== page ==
Revision Means to See Again

I wonder sometimes why I began to write.  And sometimes I wonder why I still do.  I know my process well enough to know that I especially feel this way after a long bout of writing.  The last year has been a rather fruitful one, thanks in part to a sabbatical.  Just what kind of fruit the bout and the sabbatical have produced, I can’t tell yet.  It all seems to me now like so much rotten cabbage.  This says more about me than it does the work, of course.  (I remember Septembers in my old house.  The neighborhood was set on the edge of a cabbage field, and in those last hot days the heads stunk fiercely.  Now the fields are gone.)  One becomes fatigued by writing like this.  And that fatigue comes and goes frequently.  But there is a special fatigue, which comes infrequently.  I feel that now.  It suggests a need for reinvention.  A need to revise.

The less substantial fatigue calls me to revise, too.  Mostly, this call means revising a manuscript.  Fiddling with poems. Seeing what I had been trying to say muddled by what I had been hoping to say.  Or maybe that is backwards.  And what I was hoping to say was muddled by what I was trying to say.  (Maybe I had nothing to do with the enterprise at all!)  Maybe this fatigue I’m feeling now means only this.  I look over the manuscripts, and ask: What do I have here?  Can this be saved?  And if the answer is no, I set it aside.  Nothing can be done.  I’m not ready.  Or maybe, there is a poem, a group of poems, a little bit of prose, something–and if I see it, I might begin the difficult task of revising.  I cull through, looking for what ought to remain and discard the rest.  I polish.  I read.  I choose.

But if the fatigue is a special kind.  If I am really, truly sapped.  If I have said, in that way, all that I might, and I want nothing more to do with saying–then, the revision I mean might mean something more.  It may have to be more profound an activity.  It may have to be stillness and waiting.  It may mean that what I have to see again doesn’t lie on the page or between the covers of a book.  It may mean that the thing which desires to be seen again is deeper still.

I’m starting to mistrust the more profound declarations of change, which some–and I have been one–claim.  Somewhere in William James’ Varieties of Religious Experience, he talks about the phenomenon of conversion.  It’s not that I don’t think people can alter their behavior.  I know they can.  I see it all the time.  And I have done this, both for the good and the bad.  And these changes have overwhelmed me sometimes.  I have found myself struck, and the next morning the man I was and the man I am seem to be as distant as two feuding brothers.  Even my wife might touch my cheek and say, Who?  James suggests that these two feuding brothers, good and evil, prodigal and prudent, Cain and Able, are really two extremes of the same sphere.  And I believe that now.  How does a man know he has done wrong unless he knows what wrong’s opposite is?  How could he conclude, I have been mistaken?  And what is guilt or regret except one brother tapping the other on the shoulder?  Usually, it takes great pain, extremes of suffering, for an individual to make a shift like the one James describes.  And the revision of that man’s life, like the one Rilke appears to have at the end of his poem about the busted torso of Apollo, which seems to come suddenly–one day I am this, and this day I am that–has been ripening in him a long time.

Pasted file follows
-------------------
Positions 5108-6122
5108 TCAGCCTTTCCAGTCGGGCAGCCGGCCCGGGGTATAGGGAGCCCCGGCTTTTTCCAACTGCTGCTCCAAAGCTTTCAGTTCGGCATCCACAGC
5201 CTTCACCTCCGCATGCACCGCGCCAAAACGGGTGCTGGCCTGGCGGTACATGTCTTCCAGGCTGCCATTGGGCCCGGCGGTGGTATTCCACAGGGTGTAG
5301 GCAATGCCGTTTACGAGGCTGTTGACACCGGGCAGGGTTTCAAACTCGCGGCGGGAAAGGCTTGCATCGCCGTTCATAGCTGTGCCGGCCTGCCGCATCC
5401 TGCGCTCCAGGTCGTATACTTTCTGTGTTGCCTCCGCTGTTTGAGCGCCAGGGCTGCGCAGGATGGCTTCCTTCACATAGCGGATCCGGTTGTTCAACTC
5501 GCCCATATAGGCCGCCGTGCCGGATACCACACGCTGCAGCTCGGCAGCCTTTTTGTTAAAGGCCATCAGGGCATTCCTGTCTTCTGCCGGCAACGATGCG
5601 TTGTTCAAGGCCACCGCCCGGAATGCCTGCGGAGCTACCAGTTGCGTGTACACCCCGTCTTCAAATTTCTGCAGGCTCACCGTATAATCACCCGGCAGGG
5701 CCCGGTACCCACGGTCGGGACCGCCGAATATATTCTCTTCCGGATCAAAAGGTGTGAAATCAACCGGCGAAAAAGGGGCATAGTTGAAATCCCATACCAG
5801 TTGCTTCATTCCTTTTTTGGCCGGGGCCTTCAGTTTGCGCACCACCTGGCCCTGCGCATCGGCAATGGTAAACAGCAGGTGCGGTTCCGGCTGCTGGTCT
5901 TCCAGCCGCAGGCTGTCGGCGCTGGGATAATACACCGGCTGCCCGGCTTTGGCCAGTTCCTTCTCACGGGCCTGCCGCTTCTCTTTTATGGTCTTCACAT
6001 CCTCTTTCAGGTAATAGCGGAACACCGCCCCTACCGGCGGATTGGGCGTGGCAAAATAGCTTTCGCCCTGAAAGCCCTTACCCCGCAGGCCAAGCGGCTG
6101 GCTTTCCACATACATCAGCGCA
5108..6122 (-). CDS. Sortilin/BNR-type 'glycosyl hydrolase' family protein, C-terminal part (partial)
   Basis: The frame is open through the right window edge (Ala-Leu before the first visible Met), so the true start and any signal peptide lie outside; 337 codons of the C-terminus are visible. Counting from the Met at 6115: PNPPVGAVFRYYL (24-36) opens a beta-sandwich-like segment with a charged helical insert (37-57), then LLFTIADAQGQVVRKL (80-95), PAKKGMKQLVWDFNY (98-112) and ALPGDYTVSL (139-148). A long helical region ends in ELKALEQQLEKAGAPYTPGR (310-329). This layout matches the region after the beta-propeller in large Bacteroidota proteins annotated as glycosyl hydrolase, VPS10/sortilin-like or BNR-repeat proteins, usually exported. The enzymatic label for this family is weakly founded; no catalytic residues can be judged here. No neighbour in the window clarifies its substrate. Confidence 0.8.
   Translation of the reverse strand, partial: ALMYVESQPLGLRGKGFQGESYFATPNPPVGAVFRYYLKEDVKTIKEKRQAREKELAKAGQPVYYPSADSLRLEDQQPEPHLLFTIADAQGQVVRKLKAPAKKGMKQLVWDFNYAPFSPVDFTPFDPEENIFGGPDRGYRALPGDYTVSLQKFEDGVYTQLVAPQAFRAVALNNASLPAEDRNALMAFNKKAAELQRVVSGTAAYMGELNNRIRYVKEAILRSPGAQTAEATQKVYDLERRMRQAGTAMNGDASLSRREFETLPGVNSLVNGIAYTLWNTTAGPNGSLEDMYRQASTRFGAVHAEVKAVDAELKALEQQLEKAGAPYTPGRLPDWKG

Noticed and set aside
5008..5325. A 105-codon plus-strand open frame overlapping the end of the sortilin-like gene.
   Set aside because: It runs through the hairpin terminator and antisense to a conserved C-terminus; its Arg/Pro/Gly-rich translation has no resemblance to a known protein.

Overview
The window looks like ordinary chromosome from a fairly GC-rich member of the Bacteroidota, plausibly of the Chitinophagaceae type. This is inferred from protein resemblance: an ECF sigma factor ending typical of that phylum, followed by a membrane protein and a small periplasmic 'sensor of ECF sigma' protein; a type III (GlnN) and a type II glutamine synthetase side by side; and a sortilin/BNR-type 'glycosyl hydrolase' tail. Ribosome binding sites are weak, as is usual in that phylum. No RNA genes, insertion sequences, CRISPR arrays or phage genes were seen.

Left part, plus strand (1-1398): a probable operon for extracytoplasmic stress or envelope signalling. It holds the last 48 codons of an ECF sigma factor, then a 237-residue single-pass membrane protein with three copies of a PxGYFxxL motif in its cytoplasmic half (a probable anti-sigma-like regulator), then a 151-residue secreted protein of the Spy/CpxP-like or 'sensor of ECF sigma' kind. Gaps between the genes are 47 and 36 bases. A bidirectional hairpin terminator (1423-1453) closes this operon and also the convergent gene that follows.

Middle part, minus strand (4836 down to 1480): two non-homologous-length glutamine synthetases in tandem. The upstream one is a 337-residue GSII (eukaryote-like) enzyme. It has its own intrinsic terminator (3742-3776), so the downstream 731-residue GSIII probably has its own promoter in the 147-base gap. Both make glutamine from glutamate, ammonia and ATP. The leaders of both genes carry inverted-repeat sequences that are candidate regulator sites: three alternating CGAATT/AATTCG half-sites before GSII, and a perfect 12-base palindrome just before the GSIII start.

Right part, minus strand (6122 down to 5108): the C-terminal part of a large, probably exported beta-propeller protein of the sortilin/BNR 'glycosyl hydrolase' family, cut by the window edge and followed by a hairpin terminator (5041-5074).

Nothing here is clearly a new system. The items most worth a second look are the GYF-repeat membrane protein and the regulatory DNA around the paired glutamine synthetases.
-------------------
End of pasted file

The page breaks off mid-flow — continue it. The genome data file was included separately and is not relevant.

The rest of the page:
My fear about changes like these is that they are superficial.  The decisions made by such a changed man are linked, albeit darkly, to that other half he disclaimed.  The danger, of course, is that in the end this new man, hoping to avoid the pain which caused the conversion in the first place, (though it might have been the best thing ever to happen to him,) ends up running headlong into the arms of that pain again or the circumstances that caused it.  Processes lead to ends, and I would suggest that it doesn’t matter the process, if the ends are the same.  This may be why the Greeks wisely point out that we should call no man happy until he is dead.  It is for these reasons, then, that what I’m looking to find isn’t a new process, which would always be in relation to the old one, but a new end, which transcends both old and new.  Or, perhaps better still, marries the two, so that the spheres I mention above embrace, and the feuding brothers are healed.  Their work can begin in concert, then.

I use to think that poetry could affect the kind of change I mean.  I doubt that now.  It might facilitate revision, in the best of circumstances, Dante’s for instance, but it is just as likely to lead one astray.  One might get lost a long time in that maze, and circle and circle, without respite.  This one would become either convinced that change is impossible or believe that it is as easy as moving one’s attention from here to there.  And so it may be that earnest longing brings us closest to our desired end, and so poetry may play a part but only a part.  Or it may be luck, or grace, or love that heals us.  Poetry contributes to some of this.  Or it may be in serving others, human kind or, more likely, the people we claim to love, our spouses and our children, that we find the profoundest change.  Poetry might help here.  Or it may be that revision like this is impossible.  Again, poetry might help.  And if we find we can’t change, that we are exactly this and nothing more, then let’s surrender only when it’s necessary.  Discarding a possibility before it has been thoroughly tested, before we have pried open our stubborn eyes or pressed our hot cheeks into the dust, seems to me to be about the most foolish thing we can do, short of concluding in our hearts what the fool concludes in the psalms.

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